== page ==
On my journeys each day somehow I manage to stop by my favorite place, the local Quick Trip. As I went in yesterday, “hey Mr. Bird”, a former student who has dropped out and now has earned a GED called over to me. I noticed a City ID badge, he went on to tell me he was working for the city doing water quality checks, a really good job. Funny thing is this is a kid who wouldn’t take off a T-Shirt with inappropriate logos on it and went home suspended back in the day. He now works under a stricter dress code with rules that same shirt is not allowed to be worn either. I wonder if he wears it in defiance of his pay check.

 

“Only the brave know how to forgive; it is the most refined and generous pitch of virtue human nature can arrive at.” Laurence Sterne

 

“Forget and forgive. This is not difficult when properly understood. It means forget inconvenient duties, and then forgive yourself for forgetting. By rigid practice and stern determination, it comes easy.” Mark Twain

 

“Forgiving ourselves is the wellspring of all true forgiveness. It is the deep work of the heart that allows us to grow toward the light instead of constantly struggling with the darkness.” Kent Nerburn, Calm Surrender, 2000

 

If only people could forgive, would we have war, would we have fights in high schools, would we have racism or would we have divorce? But in the confusion of human nature these events cause, this event and this then causes that, and soon revenge retaliation take over. So I sit back writing and thinking pondering this morning what if? It seems I always come to this sort of outlook on holiday breaks away from students and parents. It is easier to ponder perhaps when the only real thinking is to cheer for your favorite bowl teams. Please keep all in harm’s way on your mind and in your hearts and to always be thankful for all that is namaste.

 

Wa de (Skee)

bird

 

 

Should we try to find topsoil midst an erosion of soul?

Bird Droppings December 21, 2012

Should we try to find topsoil midst an erosion of soul?

 

“To be rooted is perhaps the most important and least recognized need of the human soul.” Simone Weil

 

“The need for roots,” I saw this idea earlier as I web surfed thinking and pondering this morning or perhaps as I was scrolling through thoughts I had saved over the years along with all of my young herb plants sitting beside me near the window and the concept caught me, to be rooted. Out in the garage I have root stock from several medicinal plants I ordered that I need to get into soil soon along with seeds. In a world where family ties are eroding away faster than we can reconnect we find our roots need topsoil.

 

“There is a longing among the young of my nation to secure for themselves and their people the skills that will provide them with a sense of purpose and worth. They will be our new warriors.” Chief Dan George

 

I have been intrigued with students recently have had little or no concept of much more than grandpa and grandma if that. The idea that their relatives came from elsewhere and were not American is difficult to grasp. I am doing a substantial amount of work with The Foxfire concept and so much of that in its origin is based on roots on history and family. After several years of looking I found a copy of the Red Lake Chronicles, a history of the Red Lake Ojibwa reservation, edited by Dr. Kent Nerburn an author I do enjoy reading and whose focus has been Native Indian Spirituality.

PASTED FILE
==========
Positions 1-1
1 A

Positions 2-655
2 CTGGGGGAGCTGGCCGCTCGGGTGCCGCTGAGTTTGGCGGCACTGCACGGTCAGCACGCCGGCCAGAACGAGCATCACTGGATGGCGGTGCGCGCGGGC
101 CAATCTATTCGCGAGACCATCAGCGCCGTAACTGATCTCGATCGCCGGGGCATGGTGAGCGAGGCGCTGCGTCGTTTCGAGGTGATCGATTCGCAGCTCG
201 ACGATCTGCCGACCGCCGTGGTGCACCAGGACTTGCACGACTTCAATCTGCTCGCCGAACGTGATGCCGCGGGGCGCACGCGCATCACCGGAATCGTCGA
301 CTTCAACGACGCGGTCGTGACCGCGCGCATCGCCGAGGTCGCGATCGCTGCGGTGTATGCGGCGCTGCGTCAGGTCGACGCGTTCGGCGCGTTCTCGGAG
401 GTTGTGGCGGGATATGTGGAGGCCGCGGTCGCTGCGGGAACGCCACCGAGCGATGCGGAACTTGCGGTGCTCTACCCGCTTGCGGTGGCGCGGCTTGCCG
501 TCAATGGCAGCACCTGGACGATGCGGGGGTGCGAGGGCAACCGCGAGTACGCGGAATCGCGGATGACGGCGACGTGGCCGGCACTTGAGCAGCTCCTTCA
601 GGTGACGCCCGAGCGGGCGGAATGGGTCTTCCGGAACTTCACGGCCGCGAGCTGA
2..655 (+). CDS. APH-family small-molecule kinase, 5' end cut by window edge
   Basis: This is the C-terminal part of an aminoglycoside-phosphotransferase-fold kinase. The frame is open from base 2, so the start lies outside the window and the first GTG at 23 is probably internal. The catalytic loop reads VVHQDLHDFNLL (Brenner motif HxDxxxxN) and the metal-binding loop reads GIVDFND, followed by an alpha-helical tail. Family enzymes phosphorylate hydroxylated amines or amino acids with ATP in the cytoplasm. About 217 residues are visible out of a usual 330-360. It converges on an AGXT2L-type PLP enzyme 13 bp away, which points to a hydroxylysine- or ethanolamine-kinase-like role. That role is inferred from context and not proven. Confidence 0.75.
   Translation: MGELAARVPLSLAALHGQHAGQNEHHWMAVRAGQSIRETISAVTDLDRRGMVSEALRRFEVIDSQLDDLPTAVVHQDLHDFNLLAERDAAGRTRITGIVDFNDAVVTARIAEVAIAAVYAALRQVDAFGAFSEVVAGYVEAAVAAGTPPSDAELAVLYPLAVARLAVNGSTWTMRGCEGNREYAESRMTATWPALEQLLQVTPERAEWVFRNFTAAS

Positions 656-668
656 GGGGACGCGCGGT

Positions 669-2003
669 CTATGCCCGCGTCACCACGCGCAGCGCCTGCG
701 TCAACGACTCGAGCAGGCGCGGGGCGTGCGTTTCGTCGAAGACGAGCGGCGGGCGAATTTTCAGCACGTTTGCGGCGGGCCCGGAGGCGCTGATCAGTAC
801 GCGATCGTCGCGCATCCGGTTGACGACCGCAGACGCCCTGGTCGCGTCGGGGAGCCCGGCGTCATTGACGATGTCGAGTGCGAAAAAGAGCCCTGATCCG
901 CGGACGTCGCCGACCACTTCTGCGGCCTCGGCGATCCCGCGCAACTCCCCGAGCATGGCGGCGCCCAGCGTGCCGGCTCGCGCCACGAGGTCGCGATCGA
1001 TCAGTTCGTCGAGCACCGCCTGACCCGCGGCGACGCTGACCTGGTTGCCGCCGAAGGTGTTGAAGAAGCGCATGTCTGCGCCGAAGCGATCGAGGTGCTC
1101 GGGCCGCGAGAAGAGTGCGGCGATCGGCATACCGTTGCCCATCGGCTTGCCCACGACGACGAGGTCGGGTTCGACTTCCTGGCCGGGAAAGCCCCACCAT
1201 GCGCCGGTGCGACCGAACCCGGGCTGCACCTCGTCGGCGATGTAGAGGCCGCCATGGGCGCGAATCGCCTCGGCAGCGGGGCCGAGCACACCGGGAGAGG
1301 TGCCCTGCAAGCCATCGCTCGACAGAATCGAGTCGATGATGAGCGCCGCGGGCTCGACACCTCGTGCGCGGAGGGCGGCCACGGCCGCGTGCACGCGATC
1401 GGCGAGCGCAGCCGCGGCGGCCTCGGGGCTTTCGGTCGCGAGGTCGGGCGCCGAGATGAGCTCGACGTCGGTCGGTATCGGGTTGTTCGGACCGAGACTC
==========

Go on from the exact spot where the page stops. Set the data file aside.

“We have to hate our immediate predecessors to get free of their authority.” D.H. Lawrence

 

I noticed this idea from Lawrence and as I was thinking maybe this was a clue to not wanting to remember your roots, your past or your history but traditionally in many poor areas it is those family ties that keep these people going. In a discussion with a young man recently talking about a brother in jail again and sister in trouble maybe separating from roots is necessary at times. Yet is there a tie between Weil and Lawrence while nearly polar opposites. I could generalize and say people who are lost have few roots or few ties to their heritage and to traditions; they are not grounded or anchored in any way. The reasons for this could be to escape, to wanting to be away from or distant from as Lawrence advocates.

 

“What a man sows, that shall he and his relations reap.” Clarissa Graves

 

“Nobody has ever before asked the nuclear family to live all by itself in a box the way we do. With no relatives, no support, we’ve put it in an impossible situation.” Margaret Mead, noted anthropologist

 

Margaret Mead may have hit the nail on the head perhaps we as a society have been stripped away by our constant boxing up and categorizing. Maybe we have delineated the need for roots and tried to unsuccessfully replace it with little or nothing but the good of society. If we go back to talking about society and people and using the analogy I have of plants most plants without roots are parasitic. As I look out at how we have set up our world is this not maybe a good comparison we have set up for parasitism among people.

 

“The government is becoming the family of last resort.” Jerry Brown

 

Many years ago in a tenth grade literature class that would be about 1965, we read at that time a very controversial book by George Orwell, “1984”. Contained within the book the total elimination of family and the government become your “Big Brother”. You were part of a whole and only an insignificant part at that. Various sociological and philosophical experiments have come and gone that have literally tried to destroy family and traditions and roots. They have been always stripping away the top soil, laying bare to the hardpan of a man’s soul. But within it all still with some people persistence, vigor, and desire was still there.

 

“The strength of a nation derives from the integrity of the home.” Confucius